ProductiveMeetings_Body.jpgBy Heather R. Johnson.


Of all the hours small business owners spend in meetings, how much of that time is productive? Late arrivals, tangent-talkers, and disorganized agendas can easily turn a 30-minute meeting into an hour-long discussion. Follow these tips to make your meetings more efficient for everyone.


Do you really need to meet?

Andrea Driessen, “Chief Boredom Buster” of No More Boring Meetings, says to meet only when there is a problem to solve. “This helps eliminate some of the standard meetings we get stuck in,” she says. If there isn’t a problem to solve during your regular Tuesday meeting, maybe you don’t need to meet.


Prioritize the agenda

Organize the agenda in order of priority, with the most important item first. “Everything else can follow,” says Driessen. Move lighter topics to the end, when people are more mentally fatigued and tend to watch the clock.


Streamline the agenda

Reasonably estimate how many topics you can cover in 30 to 60 minutes. “If it requires dialog, problem solving conversation, or negotiation, keep it on the agenda,” says Driessen. Otherwise, check it off the list.



Hosts and guests alike should arrive to the meeting prepared. Hosts and attendees can distribute reading material, background information, and reports in advance of the meeting. That way, you can use meeting time for questions and conversation rather than reviewing paperwork.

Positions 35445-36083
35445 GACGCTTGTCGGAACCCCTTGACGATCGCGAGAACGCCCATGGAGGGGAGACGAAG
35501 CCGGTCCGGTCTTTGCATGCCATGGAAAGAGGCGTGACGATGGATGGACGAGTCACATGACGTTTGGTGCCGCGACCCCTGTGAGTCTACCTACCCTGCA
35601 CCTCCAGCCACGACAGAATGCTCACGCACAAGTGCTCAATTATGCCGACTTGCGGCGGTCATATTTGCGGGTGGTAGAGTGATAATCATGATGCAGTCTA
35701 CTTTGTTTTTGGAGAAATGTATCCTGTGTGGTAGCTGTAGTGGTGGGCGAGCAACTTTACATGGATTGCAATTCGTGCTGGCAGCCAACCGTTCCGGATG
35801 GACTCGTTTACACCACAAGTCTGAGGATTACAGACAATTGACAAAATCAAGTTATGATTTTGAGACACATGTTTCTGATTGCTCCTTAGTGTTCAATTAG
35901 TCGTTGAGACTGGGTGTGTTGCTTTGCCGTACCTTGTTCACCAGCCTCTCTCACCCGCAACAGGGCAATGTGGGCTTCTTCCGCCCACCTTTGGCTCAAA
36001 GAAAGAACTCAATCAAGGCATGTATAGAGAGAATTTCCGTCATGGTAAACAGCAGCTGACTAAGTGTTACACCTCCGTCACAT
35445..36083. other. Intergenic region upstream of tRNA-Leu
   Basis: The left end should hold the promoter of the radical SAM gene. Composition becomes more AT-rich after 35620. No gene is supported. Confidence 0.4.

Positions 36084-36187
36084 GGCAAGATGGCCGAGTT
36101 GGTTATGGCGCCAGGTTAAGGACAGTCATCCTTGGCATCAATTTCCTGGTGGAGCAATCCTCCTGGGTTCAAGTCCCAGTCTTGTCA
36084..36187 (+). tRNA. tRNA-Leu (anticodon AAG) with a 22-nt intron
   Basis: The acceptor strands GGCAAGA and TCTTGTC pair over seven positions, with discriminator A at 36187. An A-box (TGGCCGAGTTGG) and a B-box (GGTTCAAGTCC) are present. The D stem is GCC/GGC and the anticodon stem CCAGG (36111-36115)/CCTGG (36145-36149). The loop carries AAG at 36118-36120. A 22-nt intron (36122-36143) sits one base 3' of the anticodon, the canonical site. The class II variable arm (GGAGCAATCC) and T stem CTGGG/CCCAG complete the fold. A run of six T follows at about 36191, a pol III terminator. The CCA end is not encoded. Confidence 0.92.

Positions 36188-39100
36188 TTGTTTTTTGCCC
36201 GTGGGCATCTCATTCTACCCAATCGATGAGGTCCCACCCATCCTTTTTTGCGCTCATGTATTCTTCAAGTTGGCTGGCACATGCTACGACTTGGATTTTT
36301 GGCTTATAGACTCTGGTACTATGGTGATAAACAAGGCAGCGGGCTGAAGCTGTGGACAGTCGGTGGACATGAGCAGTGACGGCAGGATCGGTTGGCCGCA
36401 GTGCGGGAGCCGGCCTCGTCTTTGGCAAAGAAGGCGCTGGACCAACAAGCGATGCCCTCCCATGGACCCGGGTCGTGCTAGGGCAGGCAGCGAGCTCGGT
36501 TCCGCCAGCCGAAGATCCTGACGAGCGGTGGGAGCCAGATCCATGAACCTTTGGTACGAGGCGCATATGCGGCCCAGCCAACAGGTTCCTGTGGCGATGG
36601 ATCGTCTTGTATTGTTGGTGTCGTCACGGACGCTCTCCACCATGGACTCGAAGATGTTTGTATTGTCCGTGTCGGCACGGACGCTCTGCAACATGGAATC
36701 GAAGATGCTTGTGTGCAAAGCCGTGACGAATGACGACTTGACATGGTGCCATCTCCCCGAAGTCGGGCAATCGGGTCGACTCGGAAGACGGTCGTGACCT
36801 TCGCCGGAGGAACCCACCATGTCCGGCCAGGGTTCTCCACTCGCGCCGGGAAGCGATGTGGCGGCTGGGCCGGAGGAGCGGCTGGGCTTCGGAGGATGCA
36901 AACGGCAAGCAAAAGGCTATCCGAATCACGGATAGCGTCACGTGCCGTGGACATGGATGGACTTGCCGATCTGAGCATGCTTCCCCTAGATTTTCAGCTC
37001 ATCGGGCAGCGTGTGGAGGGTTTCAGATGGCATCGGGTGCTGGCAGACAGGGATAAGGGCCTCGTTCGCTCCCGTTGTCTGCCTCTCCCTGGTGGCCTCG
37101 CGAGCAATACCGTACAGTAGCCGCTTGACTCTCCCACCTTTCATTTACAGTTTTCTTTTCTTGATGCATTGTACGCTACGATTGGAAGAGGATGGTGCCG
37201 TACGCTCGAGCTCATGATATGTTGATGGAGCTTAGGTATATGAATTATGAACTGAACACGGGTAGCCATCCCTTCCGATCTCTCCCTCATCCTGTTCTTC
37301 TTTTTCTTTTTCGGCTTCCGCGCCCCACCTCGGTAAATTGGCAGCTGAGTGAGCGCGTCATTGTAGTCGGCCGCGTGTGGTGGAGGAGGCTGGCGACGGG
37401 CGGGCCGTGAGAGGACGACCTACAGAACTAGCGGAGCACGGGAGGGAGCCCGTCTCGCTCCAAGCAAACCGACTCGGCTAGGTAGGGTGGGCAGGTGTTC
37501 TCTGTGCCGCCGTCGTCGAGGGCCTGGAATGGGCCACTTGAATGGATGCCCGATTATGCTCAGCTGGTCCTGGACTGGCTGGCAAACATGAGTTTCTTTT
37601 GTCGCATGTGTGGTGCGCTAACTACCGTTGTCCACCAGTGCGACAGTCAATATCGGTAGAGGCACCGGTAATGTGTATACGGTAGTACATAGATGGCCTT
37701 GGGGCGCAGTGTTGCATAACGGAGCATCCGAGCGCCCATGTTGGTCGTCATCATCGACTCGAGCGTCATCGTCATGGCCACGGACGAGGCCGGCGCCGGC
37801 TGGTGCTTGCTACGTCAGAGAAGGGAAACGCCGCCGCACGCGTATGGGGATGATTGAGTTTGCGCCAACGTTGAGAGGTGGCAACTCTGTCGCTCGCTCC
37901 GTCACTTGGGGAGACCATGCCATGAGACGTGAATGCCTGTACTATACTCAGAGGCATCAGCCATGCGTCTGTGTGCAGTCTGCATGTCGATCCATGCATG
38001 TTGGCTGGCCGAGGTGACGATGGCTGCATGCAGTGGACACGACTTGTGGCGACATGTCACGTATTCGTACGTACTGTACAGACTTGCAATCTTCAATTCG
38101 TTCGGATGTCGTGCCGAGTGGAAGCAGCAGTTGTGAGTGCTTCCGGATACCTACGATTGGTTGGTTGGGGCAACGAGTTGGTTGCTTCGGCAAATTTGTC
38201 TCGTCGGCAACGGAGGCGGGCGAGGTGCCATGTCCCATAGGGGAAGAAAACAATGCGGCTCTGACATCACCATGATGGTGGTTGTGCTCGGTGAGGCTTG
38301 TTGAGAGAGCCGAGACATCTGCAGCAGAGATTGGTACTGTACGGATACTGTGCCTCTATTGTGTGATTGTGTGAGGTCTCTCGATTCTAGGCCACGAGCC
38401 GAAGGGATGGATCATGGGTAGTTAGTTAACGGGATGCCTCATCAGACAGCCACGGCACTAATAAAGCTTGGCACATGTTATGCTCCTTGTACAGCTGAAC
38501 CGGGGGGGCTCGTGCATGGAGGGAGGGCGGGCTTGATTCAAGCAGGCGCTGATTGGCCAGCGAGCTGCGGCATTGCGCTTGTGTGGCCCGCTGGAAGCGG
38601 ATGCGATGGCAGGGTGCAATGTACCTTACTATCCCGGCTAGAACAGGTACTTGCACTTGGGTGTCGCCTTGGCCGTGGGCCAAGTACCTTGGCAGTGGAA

Arrive on time

Much to the irritation of the punctual, latecomers delay and disrupt a meeting. Respect your colleagues—arrive on time and start your meetings on time. If you have a habitually late guest, author Jon Petz suggests a game of “pass the pad.” Give the last person to arrive a notebook or electronic device and delegate them the meeting note-taker. If someone arrives later, the pad gets passed to him. “This results in quick behavior changes with little effort,” says Driessen.


Cut the tangents

Driessen suggests that meeting hosts designate a “tangent officer” that can politely interrupt the rambler. The tangent officer then offers to either add the topic to the end of the agenda or save it for another meeting.


Invite the right people—and keep them accountable

Only invite people that have a stake in the meeting topics, Driessen suggests. This naturally keeps the meeting to a reasonable size and helps to avoid tangents from people unfamiliar with the topics.


Often meetings involve lots of discussion but no action. To ensure that ideas move forward, Driessen suggests a Post Program Pair-Up. Match participants with an “accountability buddy.” Ask guests to record at least one goal related to the meeting that they can complete by a certain date. The accountability buddies check in with one another to make sure they meet their goals. This buddy system, or something similar, will help you get stronger results and measurable accountability from your meetings.


With advance planning, you and your colleagues can hold and attend productive meetings. With fewer, but more purposeful, meetings, you can create more space in your day and enhance your business’s productivity.


Bank of America, N.A. engages with Touchpoint Media Inc. to provide informational materials for your discussion or review purposes only. Touchpoint Media Inc. is a registered trademark, used pursuant to license. The third parties within articles are used under license from Touchpoint Media Inc. Consult your financial, legal and accounting advisors, as neither Bank of America, its affiliates, nor their employees provide legal, accounting and tax advice.


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